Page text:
A Manitoba politician spoke through tears as he shared details of his recent struggles with his mental health before other members of the province’s legislature on Thursday.
“For the last couple of months, I have felt like I was dead inside. I would go through the motions of my day and put a smile on,” MLA Bob Lagassé said in a virtual appearance, his voice quavering.
He told the legislature he would often get into his truck at the beginning and end of the day and break down crying, unable to shake off the frequent “dark thoughts of self harm” he had for no clear reason.
“This sense of hopelessness followed me around very much like Eeyore and his cloud,” Lagassé said.
Lagassé is the Progressive Conservative representative for Manitoba’s Dawson Trail electoral division just east of Winnipeg.
Looking back, he said he realized his struggles were caused by several factors piling up, and that his untreated depression and attention deficit hyperactivity disorder (ADHD) played a major role.
“As men, we have been told since we are young, ‘You need to walk it off, stop being a sissy, and men don’t cry.
“All of these statements are lies, and I’m here to tell you seeking help doesn’t make you weak. You do not have to walk it off,” he said, a single tear rolling down his cheek.
“And it’s OK to cry.”
Lagassé said he wants to spread awareness about mental health struggles and keep tackling his own “head-on” with help from his doctor, friends and family. That family includes Andrea, his wife of 25 years, and their five kids, his website says.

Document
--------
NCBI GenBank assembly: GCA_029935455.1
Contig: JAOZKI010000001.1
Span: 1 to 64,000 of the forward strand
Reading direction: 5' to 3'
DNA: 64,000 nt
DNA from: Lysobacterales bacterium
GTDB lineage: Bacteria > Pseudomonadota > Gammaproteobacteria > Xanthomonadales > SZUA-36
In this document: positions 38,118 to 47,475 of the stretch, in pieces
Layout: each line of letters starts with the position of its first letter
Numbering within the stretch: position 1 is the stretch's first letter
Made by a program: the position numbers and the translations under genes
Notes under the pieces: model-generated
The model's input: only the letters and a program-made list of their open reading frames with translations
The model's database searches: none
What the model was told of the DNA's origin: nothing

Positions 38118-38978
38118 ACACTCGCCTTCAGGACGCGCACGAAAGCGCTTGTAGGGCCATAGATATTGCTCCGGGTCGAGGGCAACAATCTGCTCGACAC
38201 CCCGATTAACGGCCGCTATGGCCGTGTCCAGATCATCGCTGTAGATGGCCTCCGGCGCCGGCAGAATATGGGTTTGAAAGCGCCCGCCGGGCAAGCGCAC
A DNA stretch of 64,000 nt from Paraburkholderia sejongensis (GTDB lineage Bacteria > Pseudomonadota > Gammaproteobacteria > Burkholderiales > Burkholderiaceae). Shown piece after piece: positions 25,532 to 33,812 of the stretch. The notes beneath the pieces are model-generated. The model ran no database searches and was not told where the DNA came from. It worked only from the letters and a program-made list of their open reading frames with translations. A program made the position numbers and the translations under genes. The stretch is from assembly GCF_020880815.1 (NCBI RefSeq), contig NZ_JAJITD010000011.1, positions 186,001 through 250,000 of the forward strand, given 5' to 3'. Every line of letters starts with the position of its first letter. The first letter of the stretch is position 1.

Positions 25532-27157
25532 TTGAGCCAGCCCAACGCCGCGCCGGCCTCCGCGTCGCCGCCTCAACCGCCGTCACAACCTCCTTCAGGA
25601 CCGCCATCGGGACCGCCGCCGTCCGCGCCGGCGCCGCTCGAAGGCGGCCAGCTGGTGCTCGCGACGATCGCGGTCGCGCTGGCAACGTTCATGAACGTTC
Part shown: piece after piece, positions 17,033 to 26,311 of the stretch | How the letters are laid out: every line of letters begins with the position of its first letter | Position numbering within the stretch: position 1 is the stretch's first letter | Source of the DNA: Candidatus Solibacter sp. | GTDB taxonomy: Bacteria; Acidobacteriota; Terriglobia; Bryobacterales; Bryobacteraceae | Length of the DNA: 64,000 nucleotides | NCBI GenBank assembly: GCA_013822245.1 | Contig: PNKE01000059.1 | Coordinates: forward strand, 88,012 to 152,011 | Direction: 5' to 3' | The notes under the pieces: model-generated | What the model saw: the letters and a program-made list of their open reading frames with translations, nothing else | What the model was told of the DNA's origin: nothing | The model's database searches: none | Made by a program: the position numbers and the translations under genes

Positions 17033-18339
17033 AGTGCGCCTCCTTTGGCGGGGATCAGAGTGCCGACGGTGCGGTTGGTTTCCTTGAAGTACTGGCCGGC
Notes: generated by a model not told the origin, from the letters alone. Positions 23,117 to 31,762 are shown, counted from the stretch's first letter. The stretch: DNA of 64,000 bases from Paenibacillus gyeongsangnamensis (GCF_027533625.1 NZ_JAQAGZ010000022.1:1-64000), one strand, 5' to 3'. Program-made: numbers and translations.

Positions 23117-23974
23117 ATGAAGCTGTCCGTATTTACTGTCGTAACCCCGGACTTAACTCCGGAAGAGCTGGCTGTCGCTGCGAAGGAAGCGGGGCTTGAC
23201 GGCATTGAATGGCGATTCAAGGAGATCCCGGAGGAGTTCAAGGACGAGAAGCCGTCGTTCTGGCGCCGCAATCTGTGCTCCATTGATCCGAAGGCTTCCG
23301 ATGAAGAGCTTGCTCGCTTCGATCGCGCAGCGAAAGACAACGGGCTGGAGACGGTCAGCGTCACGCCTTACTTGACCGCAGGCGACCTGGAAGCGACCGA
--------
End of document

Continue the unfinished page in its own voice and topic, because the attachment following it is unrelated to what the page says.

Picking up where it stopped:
He said he decided to seek professional help after a recent statement in the legislature about mental health.
Message of hope, reminder to be kind
Lagassé ended his speech with two messages. One was for others struggling with their own mental health.
“If you find yourself today feeling less than you are, I’m here to tell you you are important and you are loved,” he said.
“You are here for a purpose. The tattooed semicolon on my thumb reminds me my story is not over yet, and neither is yours.
“I want to encourage you to talk to your doctor, a friend, a family member or someone you trust.”
His other message was for his fellow members of the legislature.
“Be kind to one another. Be uplifting, be truthful. In this environment of political theatre, we tend to be harmful to the detriment of our own and others’ mental health,” he said.
“And remember, it’s OK not to be OK. But what’s not OK is to go through it alone.”
Standing ovation, messages of support
Lagassé’s statement was met with a standing ovation that lasted more than 20 seconds.
Opposition NDP Leader Wab Kinew thanked the MLA for sharing his experience.
“We want you to be well. We value you. We know that you’re hurtin’, but we got your back,” Kinew said as members of his party nodded behind him.
“Reach out any time. And if reaching out to the leader of the Opposition isn’t the easiest thing for a PC member to do, I’m sure everyone else in the chamber feels the same way and would take your call.”
Premier Heather Stefanson also commended Lagassé for speaking out about his mental health struggles.
“It’s not easy to stand before us and make that kind of a statement,” she said.
“I am so incredibly proud of you, just like [I said in] the note that I sent you earlier, and many of the notes that you’re getting from members in the chamber. Thank you for everything that you do — and we’re here for you, my friend.”
If you or someone you know is struggling, here’s where to get help:
If you’re worried someone you know may be at risk of suicide, you should talk to them about it, says the Canadian Association for Suicide Prevention. Here are some warning signs:
- Suicidal thoughts.
- Substance abuse.
- Feeling trapped.
- Hopelessness and helplessness.
- Mood changes.
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